UNMC is partnering with Omaha Public Schools (OPS) and One World Community Health Centers on a pilot program that would combine individual and environmental testing for SARS-CoV-2 -- with a goal of detecting cases early, reducing transmission of COVID-19, and improving resource utilization across OPS schools.
Participating in-person learning students and all staff at pilot schools will receive free, weekly SARS-CoV-2 testing using a quick-turnaround saliva test developed at UNMC.
"This is to screen for infection in individuals without symptoms," and thus catch cases early, said Jana Broadhurst, MD, director of the Nebraska Biocontainment Unit's clinical laboratory.
Meanwhile, UNMC also will test the schools' wastewater, indoor air and surfaces, looking for trends.
The Omaha Public Schools PROactive TEsting for Community Transmission of SARS-CoV-2 (OPS PROTECTS) will run Nov. 9-Dec. 11 at three OPS schools: Norris Middle School, R.M. Marrs Magnet Center, and Bryan High School.
"We are excited for the potential of this partnership in supporting safe and responsible learning environments and proud to be a leading school district in this effort," said John Crowe, PhD, OPS director of strategy and innovation.
For these three schools, the UNMC team is prepared to test about 6,000 individual saliva samples a week, Dr. Broadhurst said.
That will require a lot of tests, a lot of lab work -- and several volunteers. If you have health professions experience, please consider joining the pilot team as a volunteer.
When the OPS PROTECTS program goes district-wide, it won't be testing some 53,000 students.
But, if the project goes as planned, it won't have to.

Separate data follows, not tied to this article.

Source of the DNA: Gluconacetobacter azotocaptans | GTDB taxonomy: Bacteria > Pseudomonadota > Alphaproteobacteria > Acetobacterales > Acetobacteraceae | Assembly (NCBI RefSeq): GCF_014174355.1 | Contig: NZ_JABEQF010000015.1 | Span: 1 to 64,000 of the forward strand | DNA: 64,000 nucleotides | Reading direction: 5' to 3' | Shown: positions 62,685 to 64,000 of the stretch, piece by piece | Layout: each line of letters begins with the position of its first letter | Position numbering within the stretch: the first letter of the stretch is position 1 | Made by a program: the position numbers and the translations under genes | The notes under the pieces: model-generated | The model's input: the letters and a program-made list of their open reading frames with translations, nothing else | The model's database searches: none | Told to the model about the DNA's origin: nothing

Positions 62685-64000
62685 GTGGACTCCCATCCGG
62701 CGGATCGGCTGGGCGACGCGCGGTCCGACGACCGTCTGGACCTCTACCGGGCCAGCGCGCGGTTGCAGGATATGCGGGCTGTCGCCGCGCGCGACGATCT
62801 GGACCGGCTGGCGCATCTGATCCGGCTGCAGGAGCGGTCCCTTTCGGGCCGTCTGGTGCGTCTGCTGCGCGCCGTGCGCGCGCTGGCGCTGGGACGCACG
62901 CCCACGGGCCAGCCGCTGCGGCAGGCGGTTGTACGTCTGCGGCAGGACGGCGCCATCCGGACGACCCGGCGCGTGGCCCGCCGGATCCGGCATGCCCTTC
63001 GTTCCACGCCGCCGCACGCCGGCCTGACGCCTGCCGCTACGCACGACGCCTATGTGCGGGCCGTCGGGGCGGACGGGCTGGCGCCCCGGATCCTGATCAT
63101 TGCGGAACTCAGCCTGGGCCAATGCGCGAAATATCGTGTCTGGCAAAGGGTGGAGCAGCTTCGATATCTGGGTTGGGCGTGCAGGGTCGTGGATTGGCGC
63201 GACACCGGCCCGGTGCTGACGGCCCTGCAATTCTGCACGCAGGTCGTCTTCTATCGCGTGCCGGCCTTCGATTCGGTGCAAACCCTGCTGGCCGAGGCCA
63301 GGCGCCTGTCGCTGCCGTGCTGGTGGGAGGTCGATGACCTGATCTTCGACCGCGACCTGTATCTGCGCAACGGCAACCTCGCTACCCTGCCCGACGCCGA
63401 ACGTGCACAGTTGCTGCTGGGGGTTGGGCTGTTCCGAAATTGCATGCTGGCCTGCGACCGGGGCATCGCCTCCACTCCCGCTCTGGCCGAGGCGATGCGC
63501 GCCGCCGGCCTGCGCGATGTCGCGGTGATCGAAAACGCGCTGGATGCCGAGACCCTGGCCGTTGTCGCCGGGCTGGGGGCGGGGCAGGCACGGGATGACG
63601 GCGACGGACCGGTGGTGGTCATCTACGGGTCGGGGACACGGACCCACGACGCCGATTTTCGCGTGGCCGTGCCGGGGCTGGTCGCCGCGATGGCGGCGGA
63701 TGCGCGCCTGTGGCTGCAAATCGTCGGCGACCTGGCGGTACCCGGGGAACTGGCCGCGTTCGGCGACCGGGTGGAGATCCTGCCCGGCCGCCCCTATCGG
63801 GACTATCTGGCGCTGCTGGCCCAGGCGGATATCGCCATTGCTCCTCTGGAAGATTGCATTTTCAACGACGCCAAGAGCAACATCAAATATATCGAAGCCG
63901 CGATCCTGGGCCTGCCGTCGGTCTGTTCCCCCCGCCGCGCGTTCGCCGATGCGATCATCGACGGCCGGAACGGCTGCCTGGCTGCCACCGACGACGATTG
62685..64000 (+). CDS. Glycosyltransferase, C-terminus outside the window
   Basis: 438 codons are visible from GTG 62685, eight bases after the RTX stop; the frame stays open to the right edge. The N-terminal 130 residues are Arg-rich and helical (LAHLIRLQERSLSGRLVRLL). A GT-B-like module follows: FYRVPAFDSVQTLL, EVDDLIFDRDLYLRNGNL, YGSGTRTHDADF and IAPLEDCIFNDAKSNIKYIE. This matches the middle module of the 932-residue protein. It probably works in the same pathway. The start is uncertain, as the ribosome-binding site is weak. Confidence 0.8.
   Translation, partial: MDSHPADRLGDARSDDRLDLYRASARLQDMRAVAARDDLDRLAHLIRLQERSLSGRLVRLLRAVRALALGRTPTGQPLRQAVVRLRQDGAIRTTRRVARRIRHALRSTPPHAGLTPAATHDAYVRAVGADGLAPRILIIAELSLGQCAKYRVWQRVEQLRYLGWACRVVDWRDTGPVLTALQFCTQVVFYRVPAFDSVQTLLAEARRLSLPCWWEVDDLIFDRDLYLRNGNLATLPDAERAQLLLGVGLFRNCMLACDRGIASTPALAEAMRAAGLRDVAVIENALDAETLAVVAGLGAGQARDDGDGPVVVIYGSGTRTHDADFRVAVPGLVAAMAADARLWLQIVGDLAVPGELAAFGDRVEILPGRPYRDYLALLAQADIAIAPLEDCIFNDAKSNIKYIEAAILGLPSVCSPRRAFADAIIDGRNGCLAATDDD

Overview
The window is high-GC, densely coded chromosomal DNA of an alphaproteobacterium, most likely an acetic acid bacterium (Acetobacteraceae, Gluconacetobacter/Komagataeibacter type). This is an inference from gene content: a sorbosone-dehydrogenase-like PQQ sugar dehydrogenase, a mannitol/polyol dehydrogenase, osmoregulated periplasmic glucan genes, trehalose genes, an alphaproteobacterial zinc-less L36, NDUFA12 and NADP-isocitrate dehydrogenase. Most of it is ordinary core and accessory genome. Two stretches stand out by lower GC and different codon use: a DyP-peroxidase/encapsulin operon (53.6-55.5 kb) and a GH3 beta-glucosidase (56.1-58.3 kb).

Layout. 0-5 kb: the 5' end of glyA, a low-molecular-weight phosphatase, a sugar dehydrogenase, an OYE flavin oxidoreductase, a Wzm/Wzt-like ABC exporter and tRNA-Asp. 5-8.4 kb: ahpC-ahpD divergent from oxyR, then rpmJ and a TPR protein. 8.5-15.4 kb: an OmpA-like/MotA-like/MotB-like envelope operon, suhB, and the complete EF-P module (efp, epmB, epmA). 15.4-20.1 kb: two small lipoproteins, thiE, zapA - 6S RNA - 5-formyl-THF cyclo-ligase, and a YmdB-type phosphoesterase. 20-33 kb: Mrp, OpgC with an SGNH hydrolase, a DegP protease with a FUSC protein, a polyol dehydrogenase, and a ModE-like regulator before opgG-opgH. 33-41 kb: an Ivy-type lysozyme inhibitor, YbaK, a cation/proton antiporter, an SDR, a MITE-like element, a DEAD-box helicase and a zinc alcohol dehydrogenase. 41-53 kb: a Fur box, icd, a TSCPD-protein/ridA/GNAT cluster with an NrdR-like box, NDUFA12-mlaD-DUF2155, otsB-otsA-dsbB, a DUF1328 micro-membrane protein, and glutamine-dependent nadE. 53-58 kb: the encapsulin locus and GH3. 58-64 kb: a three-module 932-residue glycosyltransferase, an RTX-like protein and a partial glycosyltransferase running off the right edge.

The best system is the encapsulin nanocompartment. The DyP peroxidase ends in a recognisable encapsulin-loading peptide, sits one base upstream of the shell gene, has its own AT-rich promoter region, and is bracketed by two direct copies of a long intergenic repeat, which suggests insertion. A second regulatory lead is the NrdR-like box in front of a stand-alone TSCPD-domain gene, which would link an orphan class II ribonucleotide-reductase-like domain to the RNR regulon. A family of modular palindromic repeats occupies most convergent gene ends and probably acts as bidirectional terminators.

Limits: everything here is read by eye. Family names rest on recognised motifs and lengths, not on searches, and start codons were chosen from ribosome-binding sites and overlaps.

"During the pilot we will be performing all of these testing modalities side by side," Dr. Broadhurst said.
UNMC will monitor how the environmental samples match up with individual student test results.
Then, in a large district like OPS, the team can watch the environmental data, and pinpoint where to use individual testing more strategically.
"Ultimately in order to scale up a program to serve a community more broadly, we know that it's not sustainable to perform individual testing across the community at all times," Dr. Broadhurst said. "Our aim is to develop a strategy to identify hotspots of COVID-19 transmission. Then, deploy individual testing and follow-up services."
UNMC College of Public Health and Global Center for Health Security personnel will analyze data from the pilot program to see how the findings can be interpreted in the context of community transmission.
At the end of the semester, the team will look to see how to best scale up services across OPS going forward.
The saliva tests employ a polymerase chain reaction (PCR) to detect genetic material of the virus.
The project will be paid for by OPS and philanthropic funding.